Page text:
Protein provides amino acids, the building blocks of all structures and organs. Besides providing the materials needed for building muscle, protein is required for the formation of hormones, enzymes and antibodies. There are 20 amino acids which are classified as essential and non-essential. If a food supplies all of the essential amino acids in appropriate ratios, it is a complete protein. Sources of complete protein include meat, fish, poultry, dairy and soy products. If a food source is low or lacking in one or more essential amino acids, it is an incomplete protein. Grains, vegetables, nuts, seeds and beans are incomplete protein sources. Combining different incomplete proteins, (i.e. beans and rice) provides a complete spectrum of the essential amino acids.

The Recommended Dietary Allowance (RDA) for protein is 0.8 grams per kilogram of body weight per day or 0.4 grams per pound per day.[1]  However, protein requirements for active exercisers range from 0.5 to 0.8 grams per pound per day.[2,3] In general, your daily needs for protein (in grams) equate to approximately half your weight in pounds. For example, if you weigh 150 pounds, you need approximately 75 grams of protein every day. The recommended range for protein is 10 to 35 percent of daily calories. Lean protein sources such as chicken, fish, low- and non-fat dairy, soy products and beans are good protein sources and are a part of an overall healthy diet. Common foods and their protein content are listed in the table below.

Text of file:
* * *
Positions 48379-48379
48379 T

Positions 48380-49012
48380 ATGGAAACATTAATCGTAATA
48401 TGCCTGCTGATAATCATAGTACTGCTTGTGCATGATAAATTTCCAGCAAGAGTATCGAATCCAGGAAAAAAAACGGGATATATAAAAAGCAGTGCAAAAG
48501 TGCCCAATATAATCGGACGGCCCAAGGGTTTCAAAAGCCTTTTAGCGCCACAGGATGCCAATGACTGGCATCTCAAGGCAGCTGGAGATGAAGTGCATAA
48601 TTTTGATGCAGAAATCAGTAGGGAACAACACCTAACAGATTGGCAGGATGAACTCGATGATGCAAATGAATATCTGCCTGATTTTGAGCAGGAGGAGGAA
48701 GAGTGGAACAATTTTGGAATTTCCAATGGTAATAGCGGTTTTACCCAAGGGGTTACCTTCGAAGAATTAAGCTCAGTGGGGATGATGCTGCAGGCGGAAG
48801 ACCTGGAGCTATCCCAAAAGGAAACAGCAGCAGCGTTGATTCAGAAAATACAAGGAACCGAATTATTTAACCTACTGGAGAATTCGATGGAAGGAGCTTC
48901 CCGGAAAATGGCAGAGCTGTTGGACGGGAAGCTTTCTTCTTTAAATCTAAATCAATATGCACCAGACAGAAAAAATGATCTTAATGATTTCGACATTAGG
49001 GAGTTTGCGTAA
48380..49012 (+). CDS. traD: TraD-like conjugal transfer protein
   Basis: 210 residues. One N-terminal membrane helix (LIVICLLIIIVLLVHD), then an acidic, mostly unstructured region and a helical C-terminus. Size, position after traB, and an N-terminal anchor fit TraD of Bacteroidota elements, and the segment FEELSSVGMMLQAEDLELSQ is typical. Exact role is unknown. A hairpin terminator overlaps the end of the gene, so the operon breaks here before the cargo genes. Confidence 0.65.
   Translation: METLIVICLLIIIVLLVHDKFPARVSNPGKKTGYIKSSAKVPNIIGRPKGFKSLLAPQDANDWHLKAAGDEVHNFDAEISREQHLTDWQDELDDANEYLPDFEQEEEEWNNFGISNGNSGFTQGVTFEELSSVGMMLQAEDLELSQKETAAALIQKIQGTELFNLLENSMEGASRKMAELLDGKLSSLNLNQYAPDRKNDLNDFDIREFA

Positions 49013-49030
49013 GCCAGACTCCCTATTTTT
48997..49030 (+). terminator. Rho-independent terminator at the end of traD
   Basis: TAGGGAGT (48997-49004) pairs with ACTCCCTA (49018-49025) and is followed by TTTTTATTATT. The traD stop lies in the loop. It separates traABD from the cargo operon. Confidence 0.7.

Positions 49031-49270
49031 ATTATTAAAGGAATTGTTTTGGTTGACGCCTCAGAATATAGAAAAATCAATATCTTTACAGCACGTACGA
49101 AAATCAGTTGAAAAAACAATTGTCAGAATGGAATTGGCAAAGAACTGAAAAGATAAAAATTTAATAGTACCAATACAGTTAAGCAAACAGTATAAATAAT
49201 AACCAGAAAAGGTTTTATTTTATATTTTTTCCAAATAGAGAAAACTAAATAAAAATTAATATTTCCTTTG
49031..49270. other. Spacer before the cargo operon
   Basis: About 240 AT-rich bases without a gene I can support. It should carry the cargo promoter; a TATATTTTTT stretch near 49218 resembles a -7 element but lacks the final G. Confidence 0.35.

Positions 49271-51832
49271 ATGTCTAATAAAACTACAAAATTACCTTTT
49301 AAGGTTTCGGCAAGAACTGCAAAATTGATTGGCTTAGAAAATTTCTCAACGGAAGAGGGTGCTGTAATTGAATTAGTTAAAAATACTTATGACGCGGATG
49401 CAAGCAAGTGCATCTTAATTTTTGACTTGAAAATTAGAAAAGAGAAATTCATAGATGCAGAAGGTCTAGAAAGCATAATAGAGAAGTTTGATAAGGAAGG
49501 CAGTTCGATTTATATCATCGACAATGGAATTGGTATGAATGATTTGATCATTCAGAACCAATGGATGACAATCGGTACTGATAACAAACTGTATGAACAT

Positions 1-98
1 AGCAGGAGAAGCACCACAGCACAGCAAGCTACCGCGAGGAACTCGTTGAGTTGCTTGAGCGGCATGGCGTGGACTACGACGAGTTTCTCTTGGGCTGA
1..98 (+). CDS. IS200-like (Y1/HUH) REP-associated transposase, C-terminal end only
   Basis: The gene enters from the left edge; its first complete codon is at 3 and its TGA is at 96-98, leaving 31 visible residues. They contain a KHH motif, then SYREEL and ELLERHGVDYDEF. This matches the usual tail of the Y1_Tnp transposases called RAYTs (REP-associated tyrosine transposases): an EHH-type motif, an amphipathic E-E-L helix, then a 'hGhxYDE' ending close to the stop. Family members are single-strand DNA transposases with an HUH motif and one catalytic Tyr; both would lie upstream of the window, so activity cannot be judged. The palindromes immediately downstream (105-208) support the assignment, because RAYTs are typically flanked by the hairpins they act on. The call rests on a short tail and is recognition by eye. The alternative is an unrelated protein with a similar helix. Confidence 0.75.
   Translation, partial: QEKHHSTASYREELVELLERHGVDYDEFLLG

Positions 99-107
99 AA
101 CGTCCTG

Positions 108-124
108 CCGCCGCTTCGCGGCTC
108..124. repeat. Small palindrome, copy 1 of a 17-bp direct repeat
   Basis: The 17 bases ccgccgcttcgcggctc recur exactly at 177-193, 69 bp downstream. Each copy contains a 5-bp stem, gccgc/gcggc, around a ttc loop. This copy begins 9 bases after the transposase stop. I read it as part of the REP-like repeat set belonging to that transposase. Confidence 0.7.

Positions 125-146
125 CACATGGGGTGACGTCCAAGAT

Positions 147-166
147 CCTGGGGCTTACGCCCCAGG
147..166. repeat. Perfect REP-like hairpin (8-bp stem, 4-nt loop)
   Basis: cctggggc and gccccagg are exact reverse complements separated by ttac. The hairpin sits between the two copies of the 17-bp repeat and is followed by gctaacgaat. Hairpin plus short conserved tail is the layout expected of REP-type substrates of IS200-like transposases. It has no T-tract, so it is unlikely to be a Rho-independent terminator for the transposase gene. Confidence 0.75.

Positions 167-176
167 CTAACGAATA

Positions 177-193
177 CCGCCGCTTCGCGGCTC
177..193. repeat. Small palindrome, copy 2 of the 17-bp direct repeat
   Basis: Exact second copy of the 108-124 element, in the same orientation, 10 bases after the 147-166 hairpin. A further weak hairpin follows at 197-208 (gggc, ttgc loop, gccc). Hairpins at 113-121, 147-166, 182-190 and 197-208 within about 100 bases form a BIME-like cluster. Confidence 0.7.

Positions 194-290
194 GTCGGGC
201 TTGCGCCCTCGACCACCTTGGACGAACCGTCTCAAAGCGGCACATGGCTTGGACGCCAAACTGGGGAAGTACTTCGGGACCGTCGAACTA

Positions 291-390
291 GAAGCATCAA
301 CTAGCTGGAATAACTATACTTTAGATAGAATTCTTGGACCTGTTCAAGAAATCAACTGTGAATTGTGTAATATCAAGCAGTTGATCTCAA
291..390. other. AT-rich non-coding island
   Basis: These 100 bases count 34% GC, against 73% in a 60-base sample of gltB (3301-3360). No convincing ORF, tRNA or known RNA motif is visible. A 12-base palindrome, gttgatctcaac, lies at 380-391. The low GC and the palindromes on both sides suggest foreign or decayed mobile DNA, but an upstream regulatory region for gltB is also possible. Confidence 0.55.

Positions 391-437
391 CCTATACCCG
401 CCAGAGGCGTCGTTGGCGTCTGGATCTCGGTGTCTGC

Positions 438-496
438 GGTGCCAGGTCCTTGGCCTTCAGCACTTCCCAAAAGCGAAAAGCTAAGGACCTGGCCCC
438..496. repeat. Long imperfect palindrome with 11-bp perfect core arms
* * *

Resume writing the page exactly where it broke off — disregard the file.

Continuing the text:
1  Institute of Medicine. Dietary Reference Intakes for Energy, Carbohydrate, Fiber,Fat, Fatty Acids, Cholesterol, Protein, and Amino Acids. Washington, DC: National Academies Press, 2005.
2  American College of Sports Medicine, American Dietetic Association, and Dietitians of Canada. Joint position statement: nutrition and athletic performance. Med. Sci. Sports Exerc. 32:2130-2145, 2000.
3 Phillips SM. Protein requirements and supplementation in strength sports. Nutrition. 2004 Jul-Aug;20(7-8):689-95. Review.

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